Monday, September 07, 2009

Eating in the Air, Part 2.

Today I will be travelling to London after a couple of days in Singapore, so my thoughts are on airline food. I do hope Singapore Airlines does not disappoint me.

We have had a previous post on the topic of early airline food, so today I want to continue the theme with an advertisement (circa 1967) from Trans World Airlines (TWA). Clearly, the airline knew that food was a big drawcard for customers.

Only on TWA: a choice of 7 great dinners … with the world on the side.
The TWA Royal Ambassador First Class menus are something to behold. On transatlantic flights: Broiled Filet Mignon, Curried Squab Chicken, Roast Sirloin of Beef, Roast Rib of Lamb, Poached Turbot in mushroom sauce, Maine Lobster Newburg, Sautée Chicken in sauce suprême. On non-stops coast to coast, another chance to chose from seven gourmet specialities. On all flights, the entrees are cooked to your order, right on the jet.

Robust, rich fare for the seat-bound, don’t you think? What would you have chosen?

The recipe for the day is for the classic Sauce Suprême, from one of my favourite resources - The Book of Sauces, by Charles Herman Senn, c1915

Suprême Sauce.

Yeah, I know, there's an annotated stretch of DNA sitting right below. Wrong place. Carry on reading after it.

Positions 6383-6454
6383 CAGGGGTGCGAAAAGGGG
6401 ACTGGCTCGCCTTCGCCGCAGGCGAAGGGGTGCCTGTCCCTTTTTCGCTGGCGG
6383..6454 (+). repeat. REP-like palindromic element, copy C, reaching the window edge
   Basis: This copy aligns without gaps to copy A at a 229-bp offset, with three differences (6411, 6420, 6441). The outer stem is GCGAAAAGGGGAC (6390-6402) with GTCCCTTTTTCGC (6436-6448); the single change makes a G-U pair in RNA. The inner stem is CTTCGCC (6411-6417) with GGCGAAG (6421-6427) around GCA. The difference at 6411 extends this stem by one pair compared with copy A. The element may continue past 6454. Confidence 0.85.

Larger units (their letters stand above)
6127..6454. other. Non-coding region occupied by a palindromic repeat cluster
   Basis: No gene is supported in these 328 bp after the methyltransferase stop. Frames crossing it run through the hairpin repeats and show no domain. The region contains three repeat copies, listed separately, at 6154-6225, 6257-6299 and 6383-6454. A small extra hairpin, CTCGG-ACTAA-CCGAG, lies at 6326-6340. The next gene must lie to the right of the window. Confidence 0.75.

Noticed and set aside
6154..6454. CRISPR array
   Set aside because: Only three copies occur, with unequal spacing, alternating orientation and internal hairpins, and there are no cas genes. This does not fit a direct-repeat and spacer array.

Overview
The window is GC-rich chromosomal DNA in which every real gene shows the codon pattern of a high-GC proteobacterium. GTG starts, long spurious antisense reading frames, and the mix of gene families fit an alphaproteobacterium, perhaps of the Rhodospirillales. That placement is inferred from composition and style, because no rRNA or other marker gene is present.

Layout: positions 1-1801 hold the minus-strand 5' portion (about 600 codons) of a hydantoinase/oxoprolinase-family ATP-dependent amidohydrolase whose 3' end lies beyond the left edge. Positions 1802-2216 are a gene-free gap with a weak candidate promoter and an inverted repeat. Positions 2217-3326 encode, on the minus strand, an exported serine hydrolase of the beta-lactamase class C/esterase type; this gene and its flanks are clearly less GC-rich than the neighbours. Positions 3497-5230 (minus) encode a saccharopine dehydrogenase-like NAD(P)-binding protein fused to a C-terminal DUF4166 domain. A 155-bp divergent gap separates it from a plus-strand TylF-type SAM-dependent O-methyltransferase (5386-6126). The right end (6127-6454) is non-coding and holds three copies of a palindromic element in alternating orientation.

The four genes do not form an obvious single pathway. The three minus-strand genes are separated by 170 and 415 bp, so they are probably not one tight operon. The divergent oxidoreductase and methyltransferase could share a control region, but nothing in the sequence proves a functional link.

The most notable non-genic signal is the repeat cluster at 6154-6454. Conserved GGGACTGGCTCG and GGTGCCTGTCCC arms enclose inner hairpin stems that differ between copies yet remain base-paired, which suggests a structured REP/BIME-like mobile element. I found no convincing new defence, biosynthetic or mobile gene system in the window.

1 oz. butter, 1 oz. flour, 1 pint chicken stock, 1 small onion, 1 clove, ½ bay leaf, 3 oz. fresh butter, 1 tablespoonful cream, 1 yolk of egg, ½ lemon.
Make a white roux with the butter and flour, and dilute with the chicken stock. Boil up add the onion, clove, half bay-leaf, and let it simmer for fifteen minutes. Skim well, and work in the butter, cream, yolk of egg, and the juice of half a lemon. Whisk well, and pass through a tammy cloth.

[P.S. There is a 1994 menu from Air Force 1 here]

Quotation for the Day.

SAUCE, n. The one infallible sign of civilization and enlightenment. A people with no sauces has one thousand vices; a people with one sauce has only nine hundred and ninety-nine. For every sauce invented and accepted a vice is renounced and forgiven.
Ambrose Bierce, Devil’s Dictionary.


Anonymous said...

I'd have definitely gone for the lobster - but only if there was a fish tank on board.
And while we're here .... what's a tammy cloth?

The Old Foodie said...

Hi Wendy. A tammy cloth was used for straining - a fabric sieve, essentially, which allowed the contents to be squeezed, if that was required. Not sure of the origin of the word "tammy" in that regard - fodder for another blog post, perhaps?

Doddie said...

Thank you Wendy for posting the question. I've wondered so many times about that and figured it would be like a cheesecloth type of fabric.

Yes, please post more about it!

Fay said...

It is is from the Old French:
a tamis cloth. But pronounced tammy.
It was a glazed woollen fabric back then, as you say open weave to strain the sauces.
My Grandmother's Pellarpat aslo makes reference to tammy as the colloquial form and mentions hair, and wire tamis.

Liz + Louka said...

I'm pretty sure tammy comes from tamis which Google Translate says is French for sieve.